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David Williams
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David Williams
Global Director of Sales, Research
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Mobile Call Quality: Does Better Really Matter?
This report is based primarily on phone interviews with vendors and mobile operators. Most of those calls had audio quality that fell somewhere between tolerable and abysmal, and none of them were lifelike. Sometimes the culprit was packet loss; other times it was one or more people using a mobile phone to dial into a bridge. Yet all of the parties soldiered on and, so far as we know, paid their phone bill rather than withholding it in protest of a subpar calling experience. Does that complacency mean lousy call quality is the new normal?

If it does, that's bad news for mobile operators and handset vendors hoping to use high-definition (HD) Voice and other call-quality enhancements to differentiate themselves from one another, as well as from over-the-top (OTT) voice over IP (VoIP) providers such as Skype. It's possible that consumers and business users are willing to trade audio quality for mobility's convenience, just as they have with many other things, such as MP3s over CDs.

For operators, the good news is that improving call quality doesn't require an enormous investment. For example, most are already migrating to voice over Long Term Evolution (VoLTE), which has several features that affect call quality, such as noticeably faster call setup times and dedicated bearers that operators can use to fine tune calls. Implementing HD Voice is an incremental expense, mainly in the form of software licenses. On the handset side, device vendors and their suppliers are addressing call quality partly through the use of two or more microphones, as well as noise-cancellation technologies and better transducer designs.

The technologies used to improve call quality also benefit other applications and services. For example, they enable better-sounding ringback tones, which could help increase revenue from that service. They also complement the trend toward HD video among mobile video conferencing/ calling services. It's also possible that mobile operators could use LTE-enabled call-quality enhancements to provide mobile video conferencing/calling services that sound better than OTT services because OTT providers lack the access to network tools that only operators have.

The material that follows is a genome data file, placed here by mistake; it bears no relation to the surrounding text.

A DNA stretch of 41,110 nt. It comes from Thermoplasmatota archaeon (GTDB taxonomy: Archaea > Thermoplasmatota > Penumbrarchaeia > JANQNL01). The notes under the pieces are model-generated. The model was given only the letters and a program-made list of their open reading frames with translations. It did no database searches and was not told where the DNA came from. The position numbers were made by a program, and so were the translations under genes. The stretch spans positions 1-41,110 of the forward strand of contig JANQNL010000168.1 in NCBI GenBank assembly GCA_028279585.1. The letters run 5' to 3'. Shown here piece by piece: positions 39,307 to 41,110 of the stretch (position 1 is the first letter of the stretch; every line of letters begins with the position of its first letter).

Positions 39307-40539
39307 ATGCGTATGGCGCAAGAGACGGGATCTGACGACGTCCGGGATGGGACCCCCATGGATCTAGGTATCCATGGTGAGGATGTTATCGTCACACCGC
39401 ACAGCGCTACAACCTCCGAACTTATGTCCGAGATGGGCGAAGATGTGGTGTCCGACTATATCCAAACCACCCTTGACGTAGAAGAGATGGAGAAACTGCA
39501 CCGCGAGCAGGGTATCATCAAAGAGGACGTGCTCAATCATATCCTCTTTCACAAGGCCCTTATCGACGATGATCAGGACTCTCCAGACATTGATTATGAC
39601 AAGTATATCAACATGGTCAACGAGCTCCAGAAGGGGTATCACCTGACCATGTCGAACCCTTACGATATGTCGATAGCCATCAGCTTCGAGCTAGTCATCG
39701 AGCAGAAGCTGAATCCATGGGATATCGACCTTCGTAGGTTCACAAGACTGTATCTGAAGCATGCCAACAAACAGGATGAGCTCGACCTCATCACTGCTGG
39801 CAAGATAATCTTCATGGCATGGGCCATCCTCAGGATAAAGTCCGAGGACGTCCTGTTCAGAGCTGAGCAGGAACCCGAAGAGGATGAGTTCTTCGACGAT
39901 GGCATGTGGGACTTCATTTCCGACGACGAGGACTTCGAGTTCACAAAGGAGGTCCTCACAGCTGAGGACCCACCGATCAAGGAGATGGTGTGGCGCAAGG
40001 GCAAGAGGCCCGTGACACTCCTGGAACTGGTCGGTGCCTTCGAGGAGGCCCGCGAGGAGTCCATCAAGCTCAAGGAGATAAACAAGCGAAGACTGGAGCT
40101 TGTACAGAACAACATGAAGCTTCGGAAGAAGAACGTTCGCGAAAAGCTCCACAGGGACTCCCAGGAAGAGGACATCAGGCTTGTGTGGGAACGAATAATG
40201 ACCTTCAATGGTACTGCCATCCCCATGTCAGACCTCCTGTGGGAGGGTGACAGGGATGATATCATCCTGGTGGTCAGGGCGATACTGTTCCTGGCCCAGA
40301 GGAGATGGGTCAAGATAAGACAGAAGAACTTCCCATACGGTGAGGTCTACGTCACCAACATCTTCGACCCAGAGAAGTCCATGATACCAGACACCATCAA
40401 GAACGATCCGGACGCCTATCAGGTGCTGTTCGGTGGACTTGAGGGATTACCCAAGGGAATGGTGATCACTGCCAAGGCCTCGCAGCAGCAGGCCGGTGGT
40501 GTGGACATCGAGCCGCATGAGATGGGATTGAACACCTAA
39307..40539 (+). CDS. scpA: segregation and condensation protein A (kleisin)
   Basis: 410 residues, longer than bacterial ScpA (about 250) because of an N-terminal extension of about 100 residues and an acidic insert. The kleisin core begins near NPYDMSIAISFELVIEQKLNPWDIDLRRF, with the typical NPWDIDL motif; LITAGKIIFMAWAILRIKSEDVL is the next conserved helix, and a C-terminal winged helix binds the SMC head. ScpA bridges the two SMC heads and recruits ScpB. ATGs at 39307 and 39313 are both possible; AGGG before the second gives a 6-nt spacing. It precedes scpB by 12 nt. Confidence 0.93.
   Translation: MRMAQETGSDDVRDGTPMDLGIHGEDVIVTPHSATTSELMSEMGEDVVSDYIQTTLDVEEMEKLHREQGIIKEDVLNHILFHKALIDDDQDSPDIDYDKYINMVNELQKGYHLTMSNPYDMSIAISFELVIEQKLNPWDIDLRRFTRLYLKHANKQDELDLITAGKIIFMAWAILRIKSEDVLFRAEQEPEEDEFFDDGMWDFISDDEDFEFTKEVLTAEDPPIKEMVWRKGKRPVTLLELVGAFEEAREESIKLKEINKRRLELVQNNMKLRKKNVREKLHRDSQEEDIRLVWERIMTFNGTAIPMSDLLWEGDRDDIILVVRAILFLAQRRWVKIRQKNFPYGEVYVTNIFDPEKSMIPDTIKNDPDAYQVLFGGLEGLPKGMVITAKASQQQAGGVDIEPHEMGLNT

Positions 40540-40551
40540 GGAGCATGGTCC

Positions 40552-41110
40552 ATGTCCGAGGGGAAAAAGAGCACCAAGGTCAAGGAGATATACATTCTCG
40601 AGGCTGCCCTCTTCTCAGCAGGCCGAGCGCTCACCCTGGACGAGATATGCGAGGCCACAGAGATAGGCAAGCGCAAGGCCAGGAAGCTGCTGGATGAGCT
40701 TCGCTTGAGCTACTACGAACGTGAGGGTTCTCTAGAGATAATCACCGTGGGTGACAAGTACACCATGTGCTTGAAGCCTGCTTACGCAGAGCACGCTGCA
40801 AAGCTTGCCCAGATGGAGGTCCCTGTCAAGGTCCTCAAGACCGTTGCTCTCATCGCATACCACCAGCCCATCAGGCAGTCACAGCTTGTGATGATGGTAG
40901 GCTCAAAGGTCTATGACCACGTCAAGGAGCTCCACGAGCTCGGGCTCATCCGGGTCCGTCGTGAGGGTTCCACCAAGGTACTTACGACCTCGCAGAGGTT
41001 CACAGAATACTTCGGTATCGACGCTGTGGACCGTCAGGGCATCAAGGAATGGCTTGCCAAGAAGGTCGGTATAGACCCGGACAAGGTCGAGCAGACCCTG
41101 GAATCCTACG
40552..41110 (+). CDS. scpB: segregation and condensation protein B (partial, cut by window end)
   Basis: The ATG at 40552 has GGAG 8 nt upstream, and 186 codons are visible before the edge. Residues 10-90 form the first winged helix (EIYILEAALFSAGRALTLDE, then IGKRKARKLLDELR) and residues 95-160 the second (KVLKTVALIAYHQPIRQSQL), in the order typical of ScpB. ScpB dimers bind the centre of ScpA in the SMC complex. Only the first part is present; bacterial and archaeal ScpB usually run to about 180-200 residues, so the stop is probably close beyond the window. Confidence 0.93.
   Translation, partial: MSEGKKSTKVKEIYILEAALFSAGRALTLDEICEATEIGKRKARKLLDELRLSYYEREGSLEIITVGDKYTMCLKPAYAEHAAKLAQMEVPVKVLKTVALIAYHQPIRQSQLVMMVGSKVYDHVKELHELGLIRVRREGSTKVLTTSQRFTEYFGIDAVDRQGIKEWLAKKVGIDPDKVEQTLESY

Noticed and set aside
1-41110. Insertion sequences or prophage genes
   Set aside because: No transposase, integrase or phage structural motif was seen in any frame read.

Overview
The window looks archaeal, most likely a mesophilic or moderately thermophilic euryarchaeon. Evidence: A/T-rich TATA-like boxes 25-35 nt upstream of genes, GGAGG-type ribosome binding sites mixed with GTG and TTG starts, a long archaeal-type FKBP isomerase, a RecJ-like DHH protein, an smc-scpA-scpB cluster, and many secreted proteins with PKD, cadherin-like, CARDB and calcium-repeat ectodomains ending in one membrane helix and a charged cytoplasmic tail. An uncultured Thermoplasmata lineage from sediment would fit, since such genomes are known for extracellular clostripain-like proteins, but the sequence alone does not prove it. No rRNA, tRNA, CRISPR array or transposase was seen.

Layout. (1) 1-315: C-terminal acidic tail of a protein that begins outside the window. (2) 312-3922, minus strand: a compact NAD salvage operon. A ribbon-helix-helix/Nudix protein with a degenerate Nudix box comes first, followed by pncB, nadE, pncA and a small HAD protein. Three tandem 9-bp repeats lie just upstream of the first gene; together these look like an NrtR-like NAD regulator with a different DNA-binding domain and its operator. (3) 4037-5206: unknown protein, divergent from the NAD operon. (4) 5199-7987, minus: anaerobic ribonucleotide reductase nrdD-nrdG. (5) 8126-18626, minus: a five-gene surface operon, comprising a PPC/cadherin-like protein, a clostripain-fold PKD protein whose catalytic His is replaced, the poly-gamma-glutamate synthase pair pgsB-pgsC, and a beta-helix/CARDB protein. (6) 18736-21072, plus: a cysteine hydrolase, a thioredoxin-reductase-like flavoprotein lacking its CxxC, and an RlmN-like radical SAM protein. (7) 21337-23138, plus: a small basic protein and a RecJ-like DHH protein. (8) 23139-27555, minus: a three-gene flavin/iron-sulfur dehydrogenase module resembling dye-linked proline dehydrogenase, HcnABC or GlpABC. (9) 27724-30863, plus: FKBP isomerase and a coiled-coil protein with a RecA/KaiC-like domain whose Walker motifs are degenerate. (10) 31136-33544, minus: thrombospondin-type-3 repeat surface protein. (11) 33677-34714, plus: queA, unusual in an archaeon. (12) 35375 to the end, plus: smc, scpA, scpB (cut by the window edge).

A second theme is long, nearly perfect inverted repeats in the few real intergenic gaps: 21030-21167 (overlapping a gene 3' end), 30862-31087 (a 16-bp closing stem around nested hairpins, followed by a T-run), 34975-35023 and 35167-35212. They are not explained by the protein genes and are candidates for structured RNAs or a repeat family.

Mobile Call Quality: Does Better Really Matter? identifies and analyzes key issues affecting the market for mobile voice products and services, including handsets, infrastructure and HD Voice licenses. The report is based on interviews with a representative sample of companies.

Sample research data from the report is shown in the excerpts below:
Table of Contents (4gltei1213_toc.pdf)
In both wireline and wireless, call-quality analysis typically uses mean opinion score (MOS) tests, where people rate their experience numerically from 1 (poor) to 5 (excellent). Software frequently is used in place of humans, such as during drive tests of multiple operators. The following excerpt shows a plot of MOS results based on codec type alongside a plot that shows how call length increases as perceived quality increases. This infographic also is helpful for understanding part of the business case for improving call quality in any telecom service, wired or wireless, OTT or not.
[click on the image above for the full excerpt]
Total pages: 11
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